Solar energy is making inroads into North Korea’s power sector as residents are looking to install panels to have the lights on, at least partially, as the regime is failing to supply its citizens with electricity while prioritizing power to factories.
North Korea, under sanctions and banned from importing petroleum products, is importing such from China and Russia and is thought to be active in smuggling oil products in and coal exports out. The country has long relied on old coal-fired power plants and other plants running on fuel oil, as well as hydropower generation from facilities built decades ago with Soviet help.
Hydropower continues to generate most of the renewable energy in North Korea, but the country “appears to have identified the benefits of harnessing renewable energy in the mid-2000s,” Martyn Williams, senior fellow at the Washington DC-based think-tank Stimson Center and primarily working on the center’s 38 North project about North Korea, wrote earlier this year.
There have been claims in North Korea that the country has been assembling solar panels from solar cells, yet it is unclear whether the cells are manufactured locally or imported, according to Williams. Related: Suriname Oil Boom Back On Track As New Discoveries Excite Investors
Defectors from North Korea have told Natalia Slavney, a Research Analyst at the Stimson Center and Assistant Editor for 38 North, that personal solar installations have soared as citizens look to cater for themselves amid an “astounding lack of state-provided electricity.”
“While alternative forms of energy—such as diesel power and illegal power grid hook-ups—exist, for many, the answer is a solar panel,” Slavney wrote in May.
“Defector interviews, along with DPRK state media and satellite imagery, point to an uptick in personal solar installations over the last decade as many citizens have seemingly given up expecting the government to provide adequate and consistent electricity and are adopting a “do-it-yourself” attitude in order to live their lives,” she added.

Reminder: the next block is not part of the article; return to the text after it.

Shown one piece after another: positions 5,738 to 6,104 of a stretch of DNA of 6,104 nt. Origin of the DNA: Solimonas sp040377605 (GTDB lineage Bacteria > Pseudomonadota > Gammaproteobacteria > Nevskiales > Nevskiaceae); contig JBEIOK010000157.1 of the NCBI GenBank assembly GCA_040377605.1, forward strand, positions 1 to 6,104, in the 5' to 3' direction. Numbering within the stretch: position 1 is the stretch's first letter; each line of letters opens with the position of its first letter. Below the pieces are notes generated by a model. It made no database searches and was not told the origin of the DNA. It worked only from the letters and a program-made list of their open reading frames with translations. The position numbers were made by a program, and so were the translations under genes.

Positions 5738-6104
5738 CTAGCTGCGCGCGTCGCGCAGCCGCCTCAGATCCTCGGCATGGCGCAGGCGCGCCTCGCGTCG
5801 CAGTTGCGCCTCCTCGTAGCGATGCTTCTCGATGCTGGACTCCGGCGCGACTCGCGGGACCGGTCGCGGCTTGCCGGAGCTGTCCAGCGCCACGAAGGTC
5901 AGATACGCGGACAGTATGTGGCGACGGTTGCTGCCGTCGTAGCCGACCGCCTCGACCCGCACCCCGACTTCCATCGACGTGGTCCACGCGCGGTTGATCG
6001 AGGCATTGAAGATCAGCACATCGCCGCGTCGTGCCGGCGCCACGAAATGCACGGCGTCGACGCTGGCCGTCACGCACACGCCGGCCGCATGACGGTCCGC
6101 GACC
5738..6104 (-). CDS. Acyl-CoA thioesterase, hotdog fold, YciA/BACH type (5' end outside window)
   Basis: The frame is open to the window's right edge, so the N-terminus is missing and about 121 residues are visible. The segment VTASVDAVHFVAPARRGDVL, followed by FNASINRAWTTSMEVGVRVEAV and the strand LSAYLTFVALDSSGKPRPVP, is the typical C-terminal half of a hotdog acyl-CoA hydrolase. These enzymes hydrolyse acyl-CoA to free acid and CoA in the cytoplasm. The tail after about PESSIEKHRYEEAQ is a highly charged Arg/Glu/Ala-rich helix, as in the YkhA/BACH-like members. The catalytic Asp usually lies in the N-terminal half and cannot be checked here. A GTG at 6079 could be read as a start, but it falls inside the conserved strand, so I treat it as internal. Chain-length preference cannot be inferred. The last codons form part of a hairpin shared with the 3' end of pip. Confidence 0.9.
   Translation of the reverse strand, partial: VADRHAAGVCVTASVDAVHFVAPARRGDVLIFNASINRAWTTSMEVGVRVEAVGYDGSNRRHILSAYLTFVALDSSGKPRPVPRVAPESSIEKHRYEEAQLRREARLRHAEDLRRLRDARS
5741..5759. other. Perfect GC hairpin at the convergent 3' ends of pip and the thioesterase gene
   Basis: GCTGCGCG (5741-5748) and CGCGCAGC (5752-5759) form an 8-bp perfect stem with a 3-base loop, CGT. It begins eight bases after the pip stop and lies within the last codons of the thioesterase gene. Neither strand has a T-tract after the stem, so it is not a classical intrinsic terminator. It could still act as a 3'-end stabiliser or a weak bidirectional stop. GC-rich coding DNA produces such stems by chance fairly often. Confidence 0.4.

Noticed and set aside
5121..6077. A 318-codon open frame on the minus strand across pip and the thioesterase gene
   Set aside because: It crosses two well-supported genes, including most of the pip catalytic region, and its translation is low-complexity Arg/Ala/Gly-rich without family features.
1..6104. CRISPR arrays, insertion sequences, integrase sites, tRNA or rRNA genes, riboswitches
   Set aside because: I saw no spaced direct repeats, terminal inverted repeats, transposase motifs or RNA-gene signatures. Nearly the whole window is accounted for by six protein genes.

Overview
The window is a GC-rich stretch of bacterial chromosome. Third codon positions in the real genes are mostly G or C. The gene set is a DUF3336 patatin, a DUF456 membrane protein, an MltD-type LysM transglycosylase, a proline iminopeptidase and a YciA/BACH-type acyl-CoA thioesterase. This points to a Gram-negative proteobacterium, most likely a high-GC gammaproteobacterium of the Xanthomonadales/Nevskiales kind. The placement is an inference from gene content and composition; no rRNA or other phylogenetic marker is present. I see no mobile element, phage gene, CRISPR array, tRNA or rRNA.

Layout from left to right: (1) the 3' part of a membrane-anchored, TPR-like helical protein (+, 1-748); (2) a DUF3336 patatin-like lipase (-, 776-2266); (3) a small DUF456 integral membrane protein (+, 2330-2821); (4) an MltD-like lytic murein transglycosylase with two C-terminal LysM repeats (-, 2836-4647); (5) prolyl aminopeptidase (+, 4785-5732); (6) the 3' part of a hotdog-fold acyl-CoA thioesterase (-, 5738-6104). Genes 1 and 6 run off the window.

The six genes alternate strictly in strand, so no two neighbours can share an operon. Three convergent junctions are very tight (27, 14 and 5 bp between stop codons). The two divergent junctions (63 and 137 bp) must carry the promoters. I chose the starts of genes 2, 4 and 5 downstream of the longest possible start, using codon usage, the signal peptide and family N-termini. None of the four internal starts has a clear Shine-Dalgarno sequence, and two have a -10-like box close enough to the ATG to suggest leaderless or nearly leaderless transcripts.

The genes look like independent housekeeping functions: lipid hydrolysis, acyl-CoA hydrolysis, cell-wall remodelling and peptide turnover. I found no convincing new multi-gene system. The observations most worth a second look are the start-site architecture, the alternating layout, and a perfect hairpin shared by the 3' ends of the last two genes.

The solar panels are small but generate enough power to provide at least 100 watts and run a small appliance each evening.
North Koreans in government and party jobs with more money use an illegal power grid hook-up to the industrial electricity supply, one defector told 38 North. Others living in rural areas only have electricity only several days a year, on New Year’s Eve, national holidays, and days to mark the birthdays of North Korean leaders.
So, for many North Koreans, solar power has become a way to have electricity to power some appliances in the evening, if the day has been sunny to allow charging a battery with solar energy.
“North Korean citizens buying and installing solar panels at their homes illustrates not only the challenges they face but the initiative they show in replacing basic services the state doesn’t provide,” the Stimson Center’s Martyn Williams told the Financial Times.
Solar power is estimated to account for around 7% of North Korea’s electricity supply, a report by the Seoul-based Korea Energy Economics Institute (KEEI) showed earlier this year.
North Korean households are thought to have installed some 2.88 million solar panels, most of which have been imported from China since 2009, according to the report. Around 1.63 million solar panels are estimated to be bought from China between 2009 and March 2018, suggesting that another 1.25 million solar panels have been smuggled into North Korea, the report by the South Korean institute found.
“An insufficient and unstable power supply is one of the critical challenges North Korea struggles to address,” 38 North’s Slavney wrote in May.
“While solar energy has provided one way for citizens to better cope with this reality, it is incapable of supplying enough power to satisfy everyday operations and needs.”
By Tsvetana Paraskova for Oilprice.com
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